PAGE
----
Efficacy analyses were conducted on the efficacy ITT population, consisting of all patients who had taken at least one dose of etravirine during the trial (i.e., started the treatment session). The primary efficacy endpoint was virologic response at Week 48 (proportion of patients with VL < 50 copies/mL). For discontinuations, subsequent timepoints were imputed with baseline values (noncompleter status equals failure [NC = F]); intermediate missing values were imputed using last observation carried forward. Based on a logistic regression model with prebaseline plasma VL as covariate and treatment as factor, the predicted proportion of responders (with 95% CI) for each dose group was calculated. In addition, an ANCOVA model was used to analyze changes in plasma VL from prebaseline. Mean (standard error) change from prebaseline in CD4+ cell count (NC = F) was calculated.

3. Results

3.1. Patient Disposition and Baseline Characteristics

Seventeen investigators in four countries (Argentina, South Africa, Thailand and the USA) participated.

Of the 143 screened patients, 50 were enrolled and treated with atazanavir/ritonavir 300/100 mg qd plus two NRTIs in the pretreatment session (Figure 2) (three patients were not treated). Of the 90 screening failures, the majority were due to VL ≤ 500 copies/mL at screening (), lack of sensitivity to etravirine, atazanavir and ≥1 NRTI (), and absence of ≥1 NNRTI RAM (). Six patients discontinued (Figure 2) and 44 patients continued into the 48-week treatment session ( in each atazanavir dose group). Thirty-one patients (62%) completed the study, with 13 patients discontinuing for noncompliance (), AEs (), loss to follow-up (), withdrawal of consent (), and other reasons ().

Baseline characteristics were generally balanced between treatment groups. There were, however, more Black/African-American patients and more patients from South Africa but fewer Asian patients in the atazanavir/ritonavir 400/100 mg qd group than in the atazanavir/ritonavir 300/100 mg qd group (Table 1). Of the patients with data available, most patients who continued into the treatment period had ≥2 NNRTI RAMs (81% [34/42]) [27] and ≥1 IAS-USA NRTI RAM (90.5% [38/42]) [28] but no IAS-USA primary PI mutations (88.1% [37/42]) at baseline [28].

3.2. Prior and Concomitant Antiretroviral Use

Most patients (90.9% [40/44]) entering the 48-week treatment session had previously received ≥1 NNRTI. All patients had previously received ≥2 NRTIs, and 34.1% of patients (15/44) had previously received a PI. During the 48-week treatment session, the most frequently used NRTIs were stavudine (36.4% [16/44]) and zidovudine (31.8% [14/44]). Use of NRTIs was similar between treatment groups.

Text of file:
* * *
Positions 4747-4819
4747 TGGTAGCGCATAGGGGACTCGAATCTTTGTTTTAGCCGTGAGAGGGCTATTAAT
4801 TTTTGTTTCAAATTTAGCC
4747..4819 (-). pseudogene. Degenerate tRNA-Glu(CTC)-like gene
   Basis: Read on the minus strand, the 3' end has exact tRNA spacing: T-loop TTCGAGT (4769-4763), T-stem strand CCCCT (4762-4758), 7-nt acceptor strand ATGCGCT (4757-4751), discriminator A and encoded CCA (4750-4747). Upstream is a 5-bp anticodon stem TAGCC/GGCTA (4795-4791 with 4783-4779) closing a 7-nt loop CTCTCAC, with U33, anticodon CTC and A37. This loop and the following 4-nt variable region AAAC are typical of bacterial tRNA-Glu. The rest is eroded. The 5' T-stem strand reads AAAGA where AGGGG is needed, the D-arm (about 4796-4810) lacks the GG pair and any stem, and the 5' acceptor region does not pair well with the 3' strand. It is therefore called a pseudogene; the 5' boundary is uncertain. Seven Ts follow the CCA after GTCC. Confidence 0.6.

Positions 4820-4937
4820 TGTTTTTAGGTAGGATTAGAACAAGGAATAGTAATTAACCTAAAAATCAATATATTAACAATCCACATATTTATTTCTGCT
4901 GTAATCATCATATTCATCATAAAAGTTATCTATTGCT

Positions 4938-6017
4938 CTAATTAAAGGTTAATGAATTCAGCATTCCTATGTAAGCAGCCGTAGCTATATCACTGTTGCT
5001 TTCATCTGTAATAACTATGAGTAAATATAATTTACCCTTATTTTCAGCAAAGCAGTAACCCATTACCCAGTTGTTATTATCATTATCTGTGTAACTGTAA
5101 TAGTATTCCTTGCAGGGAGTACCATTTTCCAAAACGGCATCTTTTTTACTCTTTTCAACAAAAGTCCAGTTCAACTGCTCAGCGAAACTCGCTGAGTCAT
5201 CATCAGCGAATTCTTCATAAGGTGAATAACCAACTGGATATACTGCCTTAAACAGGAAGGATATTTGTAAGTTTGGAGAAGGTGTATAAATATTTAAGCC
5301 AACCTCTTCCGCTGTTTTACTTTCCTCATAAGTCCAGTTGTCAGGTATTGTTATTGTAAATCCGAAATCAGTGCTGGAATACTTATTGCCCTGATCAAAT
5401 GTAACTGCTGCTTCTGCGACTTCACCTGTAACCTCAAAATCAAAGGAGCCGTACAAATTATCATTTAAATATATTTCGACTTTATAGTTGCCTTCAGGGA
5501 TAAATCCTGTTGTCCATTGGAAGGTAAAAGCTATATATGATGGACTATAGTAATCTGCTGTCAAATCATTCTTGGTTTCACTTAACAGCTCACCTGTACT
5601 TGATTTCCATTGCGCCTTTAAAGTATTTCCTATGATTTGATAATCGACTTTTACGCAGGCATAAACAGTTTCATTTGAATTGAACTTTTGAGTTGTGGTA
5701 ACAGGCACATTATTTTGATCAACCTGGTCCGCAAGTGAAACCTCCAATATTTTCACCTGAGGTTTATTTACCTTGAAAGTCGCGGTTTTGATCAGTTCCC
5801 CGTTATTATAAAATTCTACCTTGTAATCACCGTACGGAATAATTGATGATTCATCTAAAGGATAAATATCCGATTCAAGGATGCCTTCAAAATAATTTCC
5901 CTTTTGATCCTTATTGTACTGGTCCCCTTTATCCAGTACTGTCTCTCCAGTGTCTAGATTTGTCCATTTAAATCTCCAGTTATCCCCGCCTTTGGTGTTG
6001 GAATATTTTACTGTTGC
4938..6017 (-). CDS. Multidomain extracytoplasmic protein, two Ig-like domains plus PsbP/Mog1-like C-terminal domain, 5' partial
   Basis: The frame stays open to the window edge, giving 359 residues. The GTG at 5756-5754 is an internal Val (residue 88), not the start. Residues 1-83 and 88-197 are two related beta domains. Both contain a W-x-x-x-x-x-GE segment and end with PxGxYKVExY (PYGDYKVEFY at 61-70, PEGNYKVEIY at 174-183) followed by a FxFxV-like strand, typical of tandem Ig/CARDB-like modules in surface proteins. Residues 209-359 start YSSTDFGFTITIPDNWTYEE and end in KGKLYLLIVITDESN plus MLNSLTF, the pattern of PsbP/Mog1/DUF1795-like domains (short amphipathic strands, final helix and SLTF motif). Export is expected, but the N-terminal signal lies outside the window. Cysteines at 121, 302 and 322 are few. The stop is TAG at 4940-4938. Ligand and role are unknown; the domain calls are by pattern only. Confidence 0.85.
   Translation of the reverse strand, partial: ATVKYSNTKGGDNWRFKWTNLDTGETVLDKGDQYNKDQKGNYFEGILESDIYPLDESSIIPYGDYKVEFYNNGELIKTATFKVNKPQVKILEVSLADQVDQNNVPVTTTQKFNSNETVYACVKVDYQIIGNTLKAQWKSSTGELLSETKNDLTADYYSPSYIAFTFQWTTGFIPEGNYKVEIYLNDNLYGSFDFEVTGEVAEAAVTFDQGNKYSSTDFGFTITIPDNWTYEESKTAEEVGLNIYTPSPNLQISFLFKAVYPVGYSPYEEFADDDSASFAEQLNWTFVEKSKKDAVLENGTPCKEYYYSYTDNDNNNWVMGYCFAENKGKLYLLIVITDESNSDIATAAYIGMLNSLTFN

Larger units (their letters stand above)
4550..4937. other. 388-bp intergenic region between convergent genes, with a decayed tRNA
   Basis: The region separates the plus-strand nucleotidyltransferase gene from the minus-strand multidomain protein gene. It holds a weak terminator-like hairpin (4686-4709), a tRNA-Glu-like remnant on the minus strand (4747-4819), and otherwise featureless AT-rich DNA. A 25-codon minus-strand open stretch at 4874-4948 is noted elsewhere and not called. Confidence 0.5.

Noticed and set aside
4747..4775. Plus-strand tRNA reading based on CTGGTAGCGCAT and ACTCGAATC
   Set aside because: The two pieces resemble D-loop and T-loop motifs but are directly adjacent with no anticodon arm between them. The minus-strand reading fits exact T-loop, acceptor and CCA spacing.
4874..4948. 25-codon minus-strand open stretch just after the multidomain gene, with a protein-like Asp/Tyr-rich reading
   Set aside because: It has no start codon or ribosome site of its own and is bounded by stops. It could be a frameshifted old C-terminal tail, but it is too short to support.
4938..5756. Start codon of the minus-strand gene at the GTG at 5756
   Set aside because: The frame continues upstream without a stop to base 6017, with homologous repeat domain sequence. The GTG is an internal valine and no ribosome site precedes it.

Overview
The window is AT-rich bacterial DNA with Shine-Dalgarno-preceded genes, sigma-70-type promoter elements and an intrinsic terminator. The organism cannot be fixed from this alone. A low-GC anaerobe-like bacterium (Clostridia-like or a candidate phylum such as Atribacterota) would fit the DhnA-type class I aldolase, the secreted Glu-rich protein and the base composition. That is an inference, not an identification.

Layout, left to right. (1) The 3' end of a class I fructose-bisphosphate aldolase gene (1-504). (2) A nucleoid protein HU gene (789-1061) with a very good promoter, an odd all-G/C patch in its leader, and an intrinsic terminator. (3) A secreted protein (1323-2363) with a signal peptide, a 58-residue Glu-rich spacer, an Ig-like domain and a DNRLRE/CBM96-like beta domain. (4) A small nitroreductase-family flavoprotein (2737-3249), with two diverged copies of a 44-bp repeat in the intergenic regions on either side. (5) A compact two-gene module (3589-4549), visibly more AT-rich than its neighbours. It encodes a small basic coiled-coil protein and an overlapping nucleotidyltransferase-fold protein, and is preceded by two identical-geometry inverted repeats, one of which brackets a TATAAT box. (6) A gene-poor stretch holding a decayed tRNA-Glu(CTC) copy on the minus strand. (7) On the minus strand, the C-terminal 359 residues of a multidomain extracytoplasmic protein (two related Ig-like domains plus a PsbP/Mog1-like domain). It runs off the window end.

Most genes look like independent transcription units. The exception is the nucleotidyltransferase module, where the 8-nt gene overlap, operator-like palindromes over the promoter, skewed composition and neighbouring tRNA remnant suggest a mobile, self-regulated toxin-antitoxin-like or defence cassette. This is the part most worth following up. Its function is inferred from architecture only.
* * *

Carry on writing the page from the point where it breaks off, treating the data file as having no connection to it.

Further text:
3.3. Pharmacokinetics

With atazanavir/ritonavir 300/100 mg qd, mean atazanavir plasma concentrations in the presence of etravirine (Week 2) were similar to the mean concentrations with atazanavir/ritonavir 300/100 mg qd alone (Day −1) over the first 4 hours but were slightly lower in the presence versus absence of etravirine from 4 to 24 hours (Figure 3(a)). Coadministration of etravirine with atazanavir/ritonavir 300/100 mg qd decreased atazanavir by 18% (Table 2) and and were relatively unchanged (Table 2) compared with atazanavir/ritonavir 300/100 mg qd alone.

With atazanavir/ritonavir 400/100 mg qd, mean atazanavir plasma concentrations in the presence of etravirine (Week 2) were similar to mean concentrations with atazanavir/ritonavir 300/100 mg qd alone (Day −1) across the dosing interval (Figure 3(b)). Etravirine coadministration decreased atazanavir by 9%, and and were relatively unchanged (Table 2) versus atazanavir/ritonavir 300/100 mg qd alone.

Mean etravirine plasma concentrations were higher in the atazanavir/ritonavir 300/100 mg qd group than in the atazanavir/ritonavir 400/100 mg qd group, across the dosing interval (Figure 4). Compared with historic control data [21], coadministration of atazanavir/ritonavir 300/100 mg qd with etravirine resulted in 7%, 6%, and 24% increases in etravirine , , and , respectively (Table 3). With atazanavir/ritonavir 400/100 mg qd, there were 17%, 13%, and 16% decreases in etravirine , , and , respectively, compared with historic data (Table 3).

Seven patients participated in the pharmacokinetic substudy, 3 patients randomized to atazanavir/ritonavir 300/100 mg qd and 4 patients randomized to atazanavir/ritonavir 400/100 mg qd. Because of the small sample size, results of the two groups were combined. Adding TDF to atazanavir/ritonavir and etravirine decreased atazanavir by 25% (LSM ratio [90% CIs]: 0.75 [0.41–1.36]), by 3% (0.97 [0.75–1.25]), and by 9% (0.91 [0.72–1.13]) and decreased etravirine by 19% (0.81 [0.72–0.91]) and by 15% (0.85 [0.79–0.92]), compared with Day −1. Etravirine was relatively unchanged in the presence of TDF (LSM ratio [90% CI]: 0.97 [0.85–1.10]).

3.4. Safety and Tolerability

During the 48-week treatment session, safety and tolerability were comparable between the two treatment groups (Table 4). The most common AEs were cough, headache, influenza, and sinusitis (Table 4). Each of the AEs considered at least possibly related to etravirine (not including laboratory abnormalities reported as an AE), that is, pruritus, rash, dyspepsia, nausea, hyperuricemia, goitre, edema, and headache, occurred in no more than one patient overall.